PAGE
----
Home > Book reviews > Catch-22 by Joseph Heller

Catch-22 by Joseph Heller

I had never read this book before and it’s the first full novel I’ve read on Kindle.

And it’s…good. I have some criticisms of it. I think it’s a bit too long, and I think there’s a lot of repetition in it. It’s lost a lot of its outrageous edginess since it was first published, I think.

I have a problem with stuff that’s “groundbreaking”. Breaking ground is a very now thing. Once the ground is broken, it’s really not that impressive to point to a pile of rubble and say, “I remember when that t’were all unbroken ground”. Occasionally the avant garde spirit of something will live on, like in a lot of silent cinema where you still get a sense of the joy and exuberance of unfettered creation. I read Catch-22 being familiar with some of the novels that followed it (especially Slaughterhouse 5) and couldn’t love it simply for being different from everything before it.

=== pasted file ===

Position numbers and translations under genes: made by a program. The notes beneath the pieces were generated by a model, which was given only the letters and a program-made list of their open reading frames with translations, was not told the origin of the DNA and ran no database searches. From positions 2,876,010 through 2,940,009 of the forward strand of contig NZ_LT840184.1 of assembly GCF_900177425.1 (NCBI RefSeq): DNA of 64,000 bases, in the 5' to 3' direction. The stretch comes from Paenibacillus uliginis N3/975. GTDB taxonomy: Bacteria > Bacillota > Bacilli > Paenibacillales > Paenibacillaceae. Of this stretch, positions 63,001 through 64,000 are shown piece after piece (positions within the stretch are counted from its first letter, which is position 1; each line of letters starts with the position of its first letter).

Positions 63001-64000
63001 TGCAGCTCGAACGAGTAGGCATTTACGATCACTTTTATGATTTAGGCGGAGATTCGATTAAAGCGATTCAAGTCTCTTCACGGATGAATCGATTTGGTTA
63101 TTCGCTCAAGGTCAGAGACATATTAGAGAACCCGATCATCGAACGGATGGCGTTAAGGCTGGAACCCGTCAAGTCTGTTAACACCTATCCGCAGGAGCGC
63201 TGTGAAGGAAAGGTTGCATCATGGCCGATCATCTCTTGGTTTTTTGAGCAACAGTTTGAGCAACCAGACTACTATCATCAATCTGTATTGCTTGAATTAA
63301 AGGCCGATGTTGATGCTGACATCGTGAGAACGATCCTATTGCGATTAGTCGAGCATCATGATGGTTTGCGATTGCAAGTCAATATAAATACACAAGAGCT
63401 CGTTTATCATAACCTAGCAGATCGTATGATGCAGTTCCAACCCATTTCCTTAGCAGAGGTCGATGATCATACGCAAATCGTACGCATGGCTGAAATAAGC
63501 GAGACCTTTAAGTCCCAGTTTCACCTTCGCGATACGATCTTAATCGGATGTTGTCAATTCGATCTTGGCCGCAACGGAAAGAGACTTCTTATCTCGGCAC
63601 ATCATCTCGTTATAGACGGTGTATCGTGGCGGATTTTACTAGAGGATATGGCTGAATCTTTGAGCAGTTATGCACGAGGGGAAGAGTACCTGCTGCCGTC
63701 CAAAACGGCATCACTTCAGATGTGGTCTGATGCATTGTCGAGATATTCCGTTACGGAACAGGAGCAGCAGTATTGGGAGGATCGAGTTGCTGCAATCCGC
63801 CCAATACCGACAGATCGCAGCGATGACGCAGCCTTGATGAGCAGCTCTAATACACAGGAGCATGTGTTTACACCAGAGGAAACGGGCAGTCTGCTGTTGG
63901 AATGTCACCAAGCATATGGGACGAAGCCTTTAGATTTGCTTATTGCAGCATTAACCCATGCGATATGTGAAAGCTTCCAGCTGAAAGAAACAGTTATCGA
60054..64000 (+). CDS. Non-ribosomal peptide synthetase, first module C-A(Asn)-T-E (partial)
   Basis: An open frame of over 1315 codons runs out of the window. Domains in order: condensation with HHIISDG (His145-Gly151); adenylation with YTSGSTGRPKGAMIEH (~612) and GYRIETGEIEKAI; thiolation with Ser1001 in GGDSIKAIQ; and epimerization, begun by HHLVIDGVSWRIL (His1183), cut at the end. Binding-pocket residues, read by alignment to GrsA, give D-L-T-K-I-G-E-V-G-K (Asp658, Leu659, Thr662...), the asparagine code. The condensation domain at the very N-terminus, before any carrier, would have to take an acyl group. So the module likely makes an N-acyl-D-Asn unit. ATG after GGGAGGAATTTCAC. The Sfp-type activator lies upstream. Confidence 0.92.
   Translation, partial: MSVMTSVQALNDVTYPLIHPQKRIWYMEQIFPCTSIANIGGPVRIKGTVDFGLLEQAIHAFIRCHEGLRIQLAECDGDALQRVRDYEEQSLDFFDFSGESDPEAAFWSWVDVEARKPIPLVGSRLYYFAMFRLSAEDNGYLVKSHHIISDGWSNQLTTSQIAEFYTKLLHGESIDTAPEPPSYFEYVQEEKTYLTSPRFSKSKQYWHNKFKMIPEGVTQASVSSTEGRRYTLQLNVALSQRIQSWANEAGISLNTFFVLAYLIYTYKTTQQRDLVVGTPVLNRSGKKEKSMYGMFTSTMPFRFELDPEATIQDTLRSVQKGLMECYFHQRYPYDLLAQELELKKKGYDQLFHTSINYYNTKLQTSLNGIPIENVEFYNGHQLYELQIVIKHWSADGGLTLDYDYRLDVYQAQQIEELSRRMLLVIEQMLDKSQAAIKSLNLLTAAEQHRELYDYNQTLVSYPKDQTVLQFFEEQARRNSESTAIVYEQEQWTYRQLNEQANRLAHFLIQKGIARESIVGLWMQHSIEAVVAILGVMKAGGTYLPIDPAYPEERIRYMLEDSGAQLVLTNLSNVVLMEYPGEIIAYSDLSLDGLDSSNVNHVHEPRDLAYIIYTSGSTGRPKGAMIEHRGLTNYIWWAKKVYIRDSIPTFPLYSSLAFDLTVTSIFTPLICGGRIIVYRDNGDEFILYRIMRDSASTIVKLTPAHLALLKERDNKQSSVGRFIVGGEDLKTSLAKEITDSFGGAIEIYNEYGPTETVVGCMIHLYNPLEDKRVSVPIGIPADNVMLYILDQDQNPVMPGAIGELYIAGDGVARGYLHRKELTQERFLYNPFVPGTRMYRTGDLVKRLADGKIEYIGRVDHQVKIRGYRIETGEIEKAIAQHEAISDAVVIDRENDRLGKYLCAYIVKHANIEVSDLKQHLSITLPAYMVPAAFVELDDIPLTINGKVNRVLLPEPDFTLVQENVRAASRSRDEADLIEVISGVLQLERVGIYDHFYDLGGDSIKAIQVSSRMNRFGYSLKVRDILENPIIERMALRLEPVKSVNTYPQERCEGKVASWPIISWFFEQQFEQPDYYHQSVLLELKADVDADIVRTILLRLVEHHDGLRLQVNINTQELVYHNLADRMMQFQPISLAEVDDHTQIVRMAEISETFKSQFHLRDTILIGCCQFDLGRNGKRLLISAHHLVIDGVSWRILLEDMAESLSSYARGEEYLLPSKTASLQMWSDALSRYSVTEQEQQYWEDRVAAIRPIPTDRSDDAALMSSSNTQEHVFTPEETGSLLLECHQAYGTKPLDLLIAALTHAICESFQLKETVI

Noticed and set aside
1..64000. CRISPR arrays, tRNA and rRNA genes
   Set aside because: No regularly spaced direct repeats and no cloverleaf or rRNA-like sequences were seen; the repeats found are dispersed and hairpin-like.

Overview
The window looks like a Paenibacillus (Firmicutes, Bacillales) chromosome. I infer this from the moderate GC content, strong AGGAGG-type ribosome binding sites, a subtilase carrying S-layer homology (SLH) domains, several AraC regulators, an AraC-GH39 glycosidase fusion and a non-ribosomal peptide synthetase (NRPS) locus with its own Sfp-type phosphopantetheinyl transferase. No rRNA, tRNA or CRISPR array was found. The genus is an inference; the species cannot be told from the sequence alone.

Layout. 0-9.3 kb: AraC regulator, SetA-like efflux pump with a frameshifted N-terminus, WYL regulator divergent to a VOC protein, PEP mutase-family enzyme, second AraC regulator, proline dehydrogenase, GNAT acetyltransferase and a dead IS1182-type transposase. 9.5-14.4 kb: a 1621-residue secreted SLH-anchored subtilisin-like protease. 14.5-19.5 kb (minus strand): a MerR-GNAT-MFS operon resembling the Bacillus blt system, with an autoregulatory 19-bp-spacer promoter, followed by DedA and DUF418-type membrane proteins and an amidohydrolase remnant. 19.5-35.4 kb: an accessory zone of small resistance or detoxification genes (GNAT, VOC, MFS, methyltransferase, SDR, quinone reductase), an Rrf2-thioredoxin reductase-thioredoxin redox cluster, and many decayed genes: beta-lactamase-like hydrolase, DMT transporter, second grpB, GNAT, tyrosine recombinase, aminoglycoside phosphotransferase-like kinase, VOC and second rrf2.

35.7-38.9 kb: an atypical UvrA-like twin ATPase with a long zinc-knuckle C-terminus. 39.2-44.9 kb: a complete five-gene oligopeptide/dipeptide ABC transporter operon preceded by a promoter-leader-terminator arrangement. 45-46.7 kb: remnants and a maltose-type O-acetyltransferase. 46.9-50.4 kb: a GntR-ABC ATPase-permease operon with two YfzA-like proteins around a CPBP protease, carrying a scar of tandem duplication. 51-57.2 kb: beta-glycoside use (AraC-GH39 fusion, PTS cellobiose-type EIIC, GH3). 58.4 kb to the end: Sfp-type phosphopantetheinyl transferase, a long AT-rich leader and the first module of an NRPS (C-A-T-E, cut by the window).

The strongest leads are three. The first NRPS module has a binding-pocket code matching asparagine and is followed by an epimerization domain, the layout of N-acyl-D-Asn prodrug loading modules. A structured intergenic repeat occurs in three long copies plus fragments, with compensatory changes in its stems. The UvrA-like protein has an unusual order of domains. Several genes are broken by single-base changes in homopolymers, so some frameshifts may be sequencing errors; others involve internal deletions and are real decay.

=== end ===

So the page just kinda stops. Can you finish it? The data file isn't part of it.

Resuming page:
But I did love bits of it. The central idea of a sane man trapped in an insane war is still fresh, some of the characters are really vibrant and Heller can do things to a sentence that I never dreamed possible. Individual paragraphs fizz off the page like fireworks. One of the chapters towards the end (where an AWOL Yossarian is wandering the streets of Rome) is one of the single best passages of writing I’ve ever read. Ever.

A definite classic, but not one I overwhelmingly connected with. Yeah, basically, I’d say that my main problem is that it’s not Slaughterhouse 5.

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